Yes, it’s true that music can help us get into the flow and promote an open-mindedness that encourages creative thought, movement, and collaboration. But actually, it goes far beyond that! Research shows that music stimulates just about all of the brain at the same time, putting these parts of the brain in harmony and prompting them to talk to one another.
This harmony jumpstarts imagination, unleashes creativity, and breaks down barriers to non-linear thinking, mind-wandering, and associative patterns of thinking. All of this leads to a more flexible way of problem-solving, decision-making, and creative expression.
6. Spiritual Development
Music has the power to connect our children to something beyond themselves and open them up to a world of growth, understanding, and peace. Responding to music is a very subjective and internal process that makes children aware of their unique relationship with the world.
For parents and teachers looking to cultivate spiritual development in the young people in their lives, encouraging a love of music may be the key to unlocking this crucial development. Children can experience healing, connection, and a greater sense of purpose through music and movement.
We certainly got a little deep there, but the practical actions you can take to activate all these wonderful things are very simple.
Here are 5 Music and Movement Activities for You to Try:
1. Dance to Classical Music with Scarves
This is best done with flowy materials like silk in some nice colors. Thrift stores are great for old silk shirts that you can cut into strips. Having a prop is fun and makes the activity something special for color-and-texture-crazy kids, but it also helps children feel less self-conscious. They’re just making the scarf dance, but in the process, are dancing themselves.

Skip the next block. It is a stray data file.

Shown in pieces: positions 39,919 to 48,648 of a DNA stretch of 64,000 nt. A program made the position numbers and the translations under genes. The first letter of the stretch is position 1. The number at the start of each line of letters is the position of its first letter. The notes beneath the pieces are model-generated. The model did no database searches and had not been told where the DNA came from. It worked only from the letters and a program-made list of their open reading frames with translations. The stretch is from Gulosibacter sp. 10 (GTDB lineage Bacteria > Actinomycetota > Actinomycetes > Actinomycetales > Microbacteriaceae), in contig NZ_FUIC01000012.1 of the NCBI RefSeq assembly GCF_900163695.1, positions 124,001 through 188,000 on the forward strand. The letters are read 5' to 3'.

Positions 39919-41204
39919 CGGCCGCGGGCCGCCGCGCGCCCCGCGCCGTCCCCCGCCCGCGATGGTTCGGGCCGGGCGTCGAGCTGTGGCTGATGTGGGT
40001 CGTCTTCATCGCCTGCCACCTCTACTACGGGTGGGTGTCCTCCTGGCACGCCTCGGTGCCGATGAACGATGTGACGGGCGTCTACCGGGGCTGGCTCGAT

2. Marching to a Beat
Lifting knees high to the beat of the music is actually very challenging for some kids (and even adults). It trains your mind to find the beat and put your own body, that is, the motor system, in sync with it. Again, it’s all about connecting up those different systems in the brain.
3. Body Parts Dancing
This is a fun variation that gets kids thinking about the creative possibilities within a single part of their body. Start the music and call out a body part, like hands or shoulders or eyes. Only that part can move to express the music. Often, it’s the limitations we face that bring out creative new ideas.
4. Dancing Animals
Animals have incredible means of locomotion that, when applied to our own bodies, bring out some truly funky moves! Put on a song, then try Caterpillar! Giraffe! Hippopotamus! Flamingo! It’s also often very useful for shy kids to have a persona like this to act through.
5. Singing and Moving Songs or Games
There are a lot of great classics here: Head, Shoulders, Knees, & Toes; Hot Cross Buns; The Itsy-Bitsy Spider… They may not feel that creative, but they endured through age and time for a reason: they work! And stimulate those little brains like crazy. If you’re feeling a bit more ambitious, try making up some new words to a familiar tune or new moves for a classic song.
So find some music, get inspired, and let the movement flow!